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Monday, May 23, 2005

The American way — this time for real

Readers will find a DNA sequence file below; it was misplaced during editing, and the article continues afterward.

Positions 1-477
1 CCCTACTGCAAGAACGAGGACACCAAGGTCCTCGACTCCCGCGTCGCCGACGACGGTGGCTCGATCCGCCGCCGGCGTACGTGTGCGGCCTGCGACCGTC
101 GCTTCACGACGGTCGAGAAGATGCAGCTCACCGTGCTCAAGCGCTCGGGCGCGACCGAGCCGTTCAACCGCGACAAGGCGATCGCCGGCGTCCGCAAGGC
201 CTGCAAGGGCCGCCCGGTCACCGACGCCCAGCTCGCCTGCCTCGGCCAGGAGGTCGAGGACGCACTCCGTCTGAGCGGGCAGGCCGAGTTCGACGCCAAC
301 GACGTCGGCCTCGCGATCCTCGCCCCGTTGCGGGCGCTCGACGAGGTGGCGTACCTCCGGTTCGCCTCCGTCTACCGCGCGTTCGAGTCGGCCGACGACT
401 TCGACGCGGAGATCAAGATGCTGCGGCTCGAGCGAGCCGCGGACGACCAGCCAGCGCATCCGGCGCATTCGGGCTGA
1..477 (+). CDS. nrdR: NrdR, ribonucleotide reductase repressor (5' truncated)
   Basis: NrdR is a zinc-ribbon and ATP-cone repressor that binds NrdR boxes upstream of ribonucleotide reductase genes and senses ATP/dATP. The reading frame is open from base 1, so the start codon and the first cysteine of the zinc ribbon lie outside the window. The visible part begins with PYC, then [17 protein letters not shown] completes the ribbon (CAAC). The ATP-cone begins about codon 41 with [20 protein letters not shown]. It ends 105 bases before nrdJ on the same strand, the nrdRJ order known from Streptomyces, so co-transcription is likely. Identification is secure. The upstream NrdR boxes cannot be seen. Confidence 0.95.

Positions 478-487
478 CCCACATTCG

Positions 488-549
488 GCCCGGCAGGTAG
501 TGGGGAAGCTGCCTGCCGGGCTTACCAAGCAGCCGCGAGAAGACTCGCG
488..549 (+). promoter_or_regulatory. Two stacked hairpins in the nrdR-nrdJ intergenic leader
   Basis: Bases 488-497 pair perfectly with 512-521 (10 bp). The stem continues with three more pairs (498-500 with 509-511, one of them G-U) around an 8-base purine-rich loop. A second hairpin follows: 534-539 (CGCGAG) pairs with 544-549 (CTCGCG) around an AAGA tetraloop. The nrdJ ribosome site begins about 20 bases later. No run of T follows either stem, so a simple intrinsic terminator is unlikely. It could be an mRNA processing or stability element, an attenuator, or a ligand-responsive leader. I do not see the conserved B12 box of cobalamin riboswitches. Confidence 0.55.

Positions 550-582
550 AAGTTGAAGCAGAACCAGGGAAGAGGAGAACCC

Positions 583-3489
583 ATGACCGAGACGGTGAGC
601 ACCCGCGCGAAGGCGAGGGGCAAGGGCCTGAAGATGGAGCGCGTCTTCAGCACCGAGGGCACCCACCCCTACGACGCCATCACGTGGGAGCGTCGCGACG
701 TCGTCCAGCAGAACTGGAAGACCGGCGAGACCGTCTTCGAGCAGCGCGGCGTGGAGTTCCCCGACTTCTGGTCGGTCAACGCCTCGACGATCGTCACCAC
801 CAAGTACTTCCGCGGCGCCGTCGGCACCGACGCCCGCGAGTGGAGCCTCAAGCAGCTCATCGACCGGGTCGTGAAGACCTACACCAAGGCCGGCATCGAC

So the GOP and Dem moderates have brokered a deal that the whole Senate's going to go along with — until it breaks down, which, after the votes on the first three judicial nominees, may well happen. Members of the Senate who want to defeat a Bush nominee to the Supreme Court will have the option to opt out of the deal by declaring that nominee so "extraordinary" (as in extraordinarily bad) as to be deserving of filibuster. Unless, of course, Mr. Bush chooses to fill the first Supreme Court vacancy with the newly sworn-in nominee to the D.C. Court of Appeals, namely Janice Rogers Brown. The president need only say how impressed he is with her, and of course Barbara Boxer and the Nay Sayers Caucus will not be able, credibly, to say nay in her direction, given that Brown was just vetted for the appellate seat. That would be a brilliant move. But that's not what's foremost on my mind tonight. What's got my attention is that Ralph Neas, head of the powerful People for the American Way, has announced his group's intention to go all out to defeat Brown, Owens, and Pryor. How are they going to try to do that? The old-fashioned way. They are going to try to get more senators to vote against those three nominees than senators who vote for them. When I worked as a Senate staffer (for Howard Metzenbaum of Ohio) that's how Senate business was routinely conducted. "Up or down vote" wasn't a conservative rallying cry — it was how the Senate functioned. Yes, filibusters were used on occasion, when I was there. In fact, Metzenbaum led a few rousing ones during his memorable tenure. And I think the filbuster has its place — but not as a blanket means of preventing a duly-elected president from nominating judges. ("Duly-elected" is a civics class flourish, hope you like it.) Did the GOP in fact keep 60 Clinton judges from even getting committee votes? I seem to remember that they did. What I also recall is that Clinton didn't make it much of an issue. He didn't spend much political capital to enlist his constituency in his behalf. But then, Mr. Clinton wasn't a guy who liked to create currents, at least around issues. Better to split the differences in advance, rather than have a royal fight. Better to let that political capital accrue. Clinton may have been the most risk-averse president in U.S. history. (Ask Lani Guinier.) To the contrary, the GOP has gone all-out in behalf of Bush's judges. I admire them for doing so, separate from the merits of each judicial nominee. They know what they want and they fight for it. If the Democrats had felt really strongly about their bottled up 60 judicial nomineeds, they, too had the right to make a fight. They chose at the time not to go beyond merely formal protests. Take your cookies when they're passed. Maybe next time they've got a president in the White House, they'll be willing to fight harder. For now, I've grown weary of hearing Barbara Boxer and Pat Leahy (among others) talk about how "unfair" it is, in retrospect, that they didn't fight they way the GOP is fighting now. How ungenerous it is that the Republicans want all their nominees confirmed. Is it unreasonable for any president to want his nominees to be approved? To want this enough to fight hard? Of course not. Welcome to Senate lobbying, Mr Neas. You were not able to prevent a vote from taking place, but "A" for effort. Now, do your best to defeat whom you consider the evil three. Do this by urging undecided senators to vote against them. Since you're into the American Way, why not give it a try. You might find you like it. And then, a lot more people will get the whole thing with your group's name. See the point?